Colour, Inspiration, and My Own Ghost

Colour, Inspiration, and My Own Ghost

I sort of thought, when I started university, that being in Cambridge would be inspiring. You know — all those old buildings, beautiful gardens, and the history that comes along with it. All the authors who have lived and written there, the pubs where important discussions were held, the sheer number of bookshops, some of them very large, that exist in the town.

Surely this should have produced at least one poetry collection?
Surely this should have produced at least one poetry collection?

But that didn’t actually turn out to be the case.

I’m not sure whether it was just because my brain power was being used up by other things, but I found myself completely lacking in inspiration a lot of the time during this year. Either I had ideas, and I couldn’t put them into words, or I had words but no ideas at all. Occasionally, I had neither. I’ve had a sort of total creative block the last few months, where I’ve written only a handful of poems and not much else.

You’ll have noticed that I haven’t been blogging a whole lot and while that’s partly because of time, it’s also because I just had nothing to say. And as for fiction, well, I’ve been trying to figure out how to start the second draft of Butterfly of Night for months, and I haven’t worked it out yet. I’ve tried so many things, but I can’t make it work. And I always run out of energy about halfway through a chapter anyway.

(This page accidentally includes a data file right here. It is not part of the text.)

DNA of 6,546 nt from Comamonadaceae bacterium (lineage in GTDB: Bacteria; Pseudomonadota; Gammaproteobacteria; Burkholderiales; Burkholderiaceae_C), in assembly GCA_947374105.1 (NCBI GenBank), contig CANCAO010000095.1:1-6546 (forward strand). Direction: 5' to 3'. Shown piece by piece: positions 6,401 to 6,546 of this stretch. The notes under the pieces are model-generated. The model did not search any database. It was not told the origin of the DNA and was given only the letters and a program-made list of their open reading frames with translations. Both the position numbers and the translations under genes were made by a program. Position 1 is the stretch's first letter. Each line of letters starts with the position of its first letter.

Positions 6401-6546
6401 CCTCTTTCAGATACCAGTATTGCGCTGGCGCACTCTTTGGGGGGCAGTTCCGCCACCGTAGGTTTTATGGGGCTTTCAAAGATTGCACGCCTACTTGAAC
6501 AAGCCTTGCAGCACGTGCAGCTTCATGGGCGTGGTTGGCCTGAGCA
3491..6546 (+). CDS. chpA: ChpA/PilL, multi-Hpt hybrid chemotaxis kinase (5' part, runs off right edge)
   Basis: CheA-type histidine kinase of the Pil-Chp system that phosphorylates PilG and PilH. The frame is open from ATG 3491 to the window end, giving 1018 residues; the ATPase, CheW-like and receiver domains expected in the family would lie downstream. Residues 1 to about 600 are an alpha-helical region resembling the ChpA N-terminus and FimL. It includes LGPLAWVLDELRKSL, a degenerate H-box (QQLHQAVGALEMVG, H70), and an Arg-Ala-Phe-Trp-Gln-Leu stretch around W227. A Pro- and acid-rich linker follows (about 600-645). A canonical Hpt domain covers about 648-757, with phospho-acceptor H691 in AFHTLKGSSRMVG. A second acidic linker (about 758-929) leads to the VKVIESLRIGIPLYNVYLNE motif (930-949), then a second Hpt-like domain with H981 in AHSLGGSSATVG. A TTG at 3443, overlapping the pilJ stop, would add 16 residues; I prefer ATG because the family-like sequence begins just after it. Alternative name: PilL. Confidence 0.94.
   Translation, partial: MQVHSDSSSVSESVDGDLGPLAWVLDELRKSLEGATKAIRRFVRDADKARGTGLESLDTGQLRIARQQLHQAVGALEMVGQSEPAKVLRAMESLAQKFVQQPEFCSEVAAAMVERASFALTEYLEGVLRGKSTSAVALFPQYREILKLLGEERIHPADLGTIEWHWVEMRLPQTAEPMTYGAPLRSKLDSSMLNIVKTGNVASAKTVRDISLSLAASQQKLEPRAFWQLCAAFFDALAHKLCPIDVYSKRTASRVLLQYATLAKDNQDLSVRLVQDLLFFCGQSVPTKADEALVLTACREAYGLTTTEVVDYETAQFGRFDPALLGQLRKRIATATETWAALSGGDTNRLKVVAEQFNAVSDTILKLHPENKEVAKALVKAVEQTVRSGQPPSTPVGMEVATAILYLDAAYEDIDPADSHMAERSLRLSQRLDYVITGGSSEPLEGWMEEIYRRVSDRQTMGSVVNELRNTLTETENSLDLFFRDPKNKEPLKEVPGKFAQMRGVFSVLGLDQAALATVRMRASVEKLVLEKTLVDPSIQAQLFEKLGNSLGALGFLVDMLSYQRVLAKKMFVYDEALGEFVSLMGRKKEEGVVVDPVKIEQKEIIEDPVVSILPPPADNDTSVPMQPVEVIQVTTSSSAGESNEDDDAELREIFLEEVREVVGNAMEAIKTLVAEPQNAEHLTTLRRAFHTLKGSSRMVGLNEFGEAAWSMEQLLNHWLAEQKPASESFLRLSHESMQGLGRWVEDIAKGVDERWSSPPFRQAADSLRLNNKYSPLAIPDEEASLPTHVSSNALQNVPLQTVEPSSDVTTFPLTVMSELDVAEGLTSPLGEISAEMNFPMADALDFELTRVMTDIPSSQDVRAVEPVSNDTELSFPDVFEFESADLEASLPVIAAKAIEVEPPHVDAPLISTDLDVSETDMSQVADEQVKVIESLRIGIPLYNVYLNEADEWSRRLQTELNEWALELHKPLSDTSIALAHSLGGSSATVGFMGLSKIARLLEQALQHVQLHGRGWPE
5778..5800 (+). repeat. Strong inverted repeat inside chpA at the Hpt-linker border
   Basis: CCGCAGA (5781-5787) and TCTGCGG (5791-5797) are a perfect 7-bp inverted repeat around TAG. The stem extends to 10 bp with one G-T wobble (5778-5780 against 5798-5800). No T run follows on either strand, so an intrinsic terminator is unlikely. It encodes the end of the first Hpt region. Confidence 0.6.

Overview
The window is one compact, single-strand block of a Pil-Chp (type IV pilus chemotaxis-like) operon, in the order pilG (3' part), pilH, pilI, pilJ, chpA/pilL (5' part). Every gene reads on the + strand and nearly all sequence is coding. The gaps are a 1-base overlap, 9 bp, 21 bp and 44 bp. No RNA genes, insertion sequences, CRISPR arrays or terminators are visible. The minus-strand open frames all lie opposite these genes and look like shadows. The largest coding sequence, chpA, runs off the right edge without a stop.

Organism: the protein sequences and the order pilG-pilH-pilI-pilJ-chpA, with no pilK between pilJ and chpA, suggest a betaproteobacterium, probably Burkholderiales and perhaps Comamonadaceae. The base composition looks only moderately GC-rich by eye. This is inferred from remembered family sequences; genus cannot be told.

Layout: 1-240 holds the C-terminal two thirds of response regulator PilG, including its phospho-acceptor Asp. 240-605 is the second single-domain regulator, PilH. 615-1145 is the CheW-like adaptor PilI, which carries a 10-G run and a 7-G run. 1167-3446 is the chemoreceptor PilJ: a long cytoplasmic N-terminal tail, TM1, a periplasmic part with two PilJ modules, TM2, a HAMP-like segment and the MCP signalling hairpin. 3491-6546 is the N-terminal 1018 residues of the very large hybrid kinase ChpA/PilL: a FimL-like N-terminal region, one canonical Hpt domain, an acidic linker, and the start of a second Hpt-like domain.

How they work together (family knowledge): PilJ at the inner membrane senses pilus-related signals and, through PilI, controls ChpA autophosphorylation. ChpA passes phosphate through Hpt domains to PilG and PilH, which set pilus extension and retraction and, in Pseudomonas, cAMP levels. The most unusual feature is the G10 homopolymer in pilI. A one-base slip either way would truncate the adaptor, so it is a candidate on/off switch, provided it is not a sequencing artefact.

Since I came home on Friday night, I’ve written six poems: two on Saturday, four yesterday. It’s like my hometown, with its huge number of charity shops and cafes and complete deficit of anything else, is more inspiring than the beautiful and historic Cambridge. Why this should be, I’ve got no idea. I’ve got a few ideas though:

Option A: My hometown has more memories associated with it, good and bad.

Several of the poems I’ve written have been about an old friend of mine. We haven’t spoken in a year and a half, but there was always a lack of closure in our final argument, and I’d have to confess that I’m not entirely over it. I can forget about that in Cambridge, but here, I find myself walking past his house on my way to places, or sitting on the same bench I sat on during one of our arguments, or walking through a park where we hung out together. All those associations mean that angsty poetry comes more easily than I’d like.

Whether I like it or not, my 15-year-old self is everywhere I look. I AM STALKED BY MY OWN GHOST.
Whether I like it or not, my 15-year-old self is everywhere I look. I AM STALKED BY MY OWN GHOST. (Also, I forgot this photo existed. Aforementioned ex-friend took it, and it was somewhere on my hard drive, neglected and forgotten.)

Option B: I associate my room at home with writing.